Back by popular demand and for a signal boost, this is a re-post of a CFP for Religions Texas: Mapping Religious Diversity, A Consultation. The deadline was extended. You may send proposals in by the end of the week.
Call for Proposals:
Religions Texas: Mapping Diversity
Maps are useful tools for giving meaning and coherence to space. They identify patterns that illuminate the relationship between space and place and create a picture of a landscape. They can illustrate proximity and introduce a reader to her or his neighbors. They play a role in imagining communities. Yet, a map is not territory. And far from neutral, the process of map-making, or representation, reflects the interests and biases of the mapmaker, the scholar. In mapping religions, this often means that points on the map may reflect dominant, majority groups deemed significant and privilege groups that can be easily identified and counted. However, in the field of religious studies, current scholarship is moving away from simplistic definitions and representations of religion and towards more nuanced approaches to religion. Approaching mapping digitally offers resources for confronting these challenges. Digital maps allow for far more layers than the traditional print map, such as representations of change over time and the inclusion of narratives and multimedia data.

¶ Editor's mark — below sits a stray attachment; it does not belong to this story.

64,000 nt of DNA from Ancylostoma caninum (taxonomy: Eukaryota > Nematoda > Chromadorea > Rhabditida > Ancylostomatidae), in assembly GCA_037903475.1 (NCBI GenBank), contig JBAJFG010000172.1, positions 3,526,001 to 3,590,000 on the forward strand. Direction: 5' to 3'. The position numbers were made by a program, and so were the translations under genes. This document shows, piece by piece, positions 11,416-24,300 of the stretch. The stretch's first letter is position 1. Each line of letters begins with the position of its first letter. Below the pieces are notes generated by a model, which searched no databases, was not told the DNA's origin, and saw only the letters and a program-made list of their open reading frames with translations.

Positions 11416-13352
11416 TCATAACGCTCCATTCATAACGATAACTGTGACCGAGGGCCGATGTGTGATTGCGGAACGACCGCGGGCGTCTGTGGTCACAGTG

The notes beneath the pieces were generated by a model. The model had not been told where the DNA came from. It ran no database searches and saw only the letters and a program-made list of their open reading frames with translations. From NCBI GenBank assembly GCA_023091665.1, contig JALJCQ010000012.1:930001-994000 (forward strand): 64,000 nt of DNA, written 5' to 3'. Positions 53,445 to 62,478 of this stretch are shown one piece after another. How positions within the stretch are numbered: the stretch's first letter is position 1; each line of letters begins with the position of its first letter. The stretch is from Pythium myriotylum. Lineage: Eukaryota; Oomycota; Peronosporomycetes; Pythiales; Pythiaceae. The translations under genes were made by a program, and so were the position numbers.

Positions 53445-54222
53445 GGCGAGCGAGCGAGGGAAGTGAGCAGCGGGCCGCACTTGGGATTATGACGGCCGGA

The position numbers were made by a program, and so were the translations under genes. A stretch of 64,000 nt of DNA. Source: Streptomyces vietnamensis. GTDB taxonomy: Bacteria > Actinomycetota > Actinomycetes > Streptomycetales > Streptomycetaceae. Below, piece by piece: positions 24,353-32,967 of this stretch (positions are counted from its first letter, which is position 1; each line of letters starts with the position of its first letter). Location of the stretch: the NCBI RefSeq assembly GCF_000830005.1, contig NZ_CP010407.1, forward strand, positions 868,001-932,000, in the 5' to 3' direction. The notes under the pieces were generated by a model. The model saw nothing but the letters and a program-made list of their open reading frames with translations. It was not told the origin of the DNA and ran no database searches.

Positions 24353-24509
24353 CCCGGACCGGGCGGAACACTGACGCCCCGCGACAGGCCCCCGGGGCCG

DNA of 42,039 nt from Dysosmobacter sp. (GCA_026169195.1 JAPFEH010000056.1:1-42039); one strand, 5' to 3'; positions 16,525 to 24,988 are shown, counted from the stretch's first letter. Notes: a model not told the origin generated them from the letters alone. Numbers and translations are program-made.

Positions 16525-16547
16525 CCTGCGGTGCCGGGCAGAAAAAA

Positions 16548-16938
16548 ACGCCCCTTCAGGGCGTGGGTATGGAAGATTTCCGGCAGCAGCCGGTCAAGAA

The University of Texas Department of Religious Studies and the Institute for Diversity and Civic Life are planning an extensible public humanities project to digitally map and document the religious diversity of Texas, a fast-growing, new immigrant destination with evolving dynamics of diversity. To kick off this initiative, we are convening a consultation on January 26-27, 2017 to bring together scholars of religion and culture to generate a broad conversation about documenting and mapping religions and develop the conceptual foundation for a publicly accessible, engaging, and sustainable digital resource on religious diversity in Texas.
We invite proposals for one of four roundtables that address the following or related questions:
Each presenter will give a ten-minute or less presentation and then engage in a dynamic, productive moderator-led conversation. Proposals should be 250-500 hundred words. Send submissions to both Tiffany Puett: email@example.com and Chad E. Seales: firstname.lastname@example.org by November 15, 2016. Please identify your topic and include a brief biographical statement.
Editor's Note: RiAH readers are encouraged to send CFPs and other professional announcements directly to Blogmeister Cara Burnidge, email@example.com.
A Group Blog on American Religious History and Culture